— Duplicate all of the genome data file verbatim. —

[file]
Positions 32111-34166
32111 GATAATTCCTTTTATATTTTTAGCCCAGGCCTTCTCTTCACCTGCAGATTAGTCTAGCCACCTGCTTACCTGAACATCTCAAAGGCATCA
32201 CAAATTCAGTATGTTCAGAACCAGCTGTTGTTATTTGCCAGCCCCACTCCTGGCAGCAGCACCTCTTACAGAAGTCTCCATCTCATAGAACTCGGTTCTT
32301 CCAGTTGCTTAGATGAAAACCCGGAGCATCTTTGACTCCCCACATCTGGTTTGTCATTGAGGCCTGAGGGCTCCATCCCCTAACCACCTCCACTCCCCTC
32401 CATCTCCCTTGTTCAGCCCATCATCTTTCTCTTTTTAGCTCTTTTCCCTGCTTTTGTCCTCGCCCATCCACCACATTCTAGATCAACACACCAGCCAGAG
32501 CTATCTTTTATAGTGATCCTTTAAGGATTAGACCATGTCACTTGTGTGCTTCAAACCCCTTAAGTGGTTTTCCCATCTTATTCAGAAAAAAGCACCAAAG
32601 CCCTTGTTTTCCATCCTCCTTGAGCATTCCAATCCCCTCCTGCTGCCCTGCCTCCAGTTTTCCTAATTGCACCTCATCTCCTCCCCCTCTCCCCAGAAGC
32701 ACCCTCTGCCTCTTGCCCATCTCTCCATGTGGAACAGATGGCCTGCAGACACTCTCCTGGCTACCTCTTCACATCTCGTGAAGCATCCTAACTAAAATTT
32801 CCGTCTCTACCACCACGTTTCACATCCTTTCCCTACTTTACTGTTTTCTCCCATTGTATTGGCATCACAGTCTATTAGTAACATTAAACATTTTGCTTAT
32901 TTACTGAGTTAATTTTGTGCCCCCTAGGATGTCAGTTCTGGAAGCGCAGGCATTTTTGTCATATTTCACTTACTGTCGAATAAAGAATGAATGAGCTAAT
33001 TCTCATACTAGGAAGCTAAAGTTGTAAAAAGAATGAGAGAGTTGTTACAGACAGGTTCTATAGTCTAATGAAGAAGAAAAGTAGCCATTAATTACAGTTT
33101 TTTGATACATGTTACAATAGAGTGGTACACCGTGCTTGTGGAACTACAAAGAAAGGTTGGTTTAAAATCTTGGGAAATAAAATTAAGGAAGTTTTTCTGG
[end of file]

Positions 32111-34166
32111 GATAATTCCTTTTATATTTTTAGCCCAGGCCTTCTCTTCACCTGCAGATTAGTCTAGCCACCTGCTTACCTGAACATCTCAAAGGCATCA
32201 CAAATTCAGTATGTTCAGAACCAGCTGTTGTTATTTGCCAGCCCCACTCCTGGCAGCAGCACCTCTTACAGAAGTCTCCATCTCATAGAACTCGGTTCTT
32301 CCAGTTGCTTAGATGAAAACCCGGAGCATCTTTGACTCCCCACATCTGGTTTGTCATTGAGGCCTGAGGGCTCCATCCCCTAACCACCTCCACTCCCCTC
32401 CATCTCCCTTGTTCAGCCCATCATCTTTCTCTTTTTAGCTCTTTTCCCTGCTTTTGTCCTCGCCCATCCACCACATTCTAGATCAACACACCAGCCAGAG
32501 CTATCTTTTATAGTGATCCTTTAAGGATTAGACCATGTCACTTGTGTGCTTCAAACCCCTTAAGTGGTTTTCCCATCTTATTCAGAAAAAAGCACCAAAG
32601 CCCTTGTTTTCCATCCTCCTTGAGCATTCCAATCCCCTCCTGCTGCCCTGCCTCCAGTTTTCCTAATTGCACCTCATCTCCTCCCCCTCTCCCCAGAAGC
32701 ACCCTCTGCCTCTTGCCCATCTCTCCATGTGGAACAGATGGCCTGCAGACACTCTCCTGGCTACCTCTTCACATCTCGTGAAGCATCCTAACTAAAATTT
32801 CCGTCTCTACCACCACGTTTCACATCCTTTCCCTACTTTACTGTTTTCTCCCATTGTATTGGCATCACAGTCTATTAGTAACATTAAACATTTTGCTTAT
32901 TTACTGAGTTAATTTTGTGCCCCCTAGGATGTCAGTTCTGGAAGCGCAGGCATTTTTGTCATATTTCACTTACTGTCGAATAAAGAATGAATGAGCTAAT
33001 TCTCATACTAGGAAGCTAAAGTTGTAAAAAGAATGAGAGAGTTGTTACAGACAGGTTCTATAGTCTAATGAAGAAGAAAAGTAGCCATTAATTACAGTTT
33101 TTTGATACATGTTACAATAGAGTGGTACACCGTGCTTGTGGAACTACAAAGAAAGGTTGGTTTAAAATCTTGGGAAATAAAATTAAGGAAGTTTTTCTGG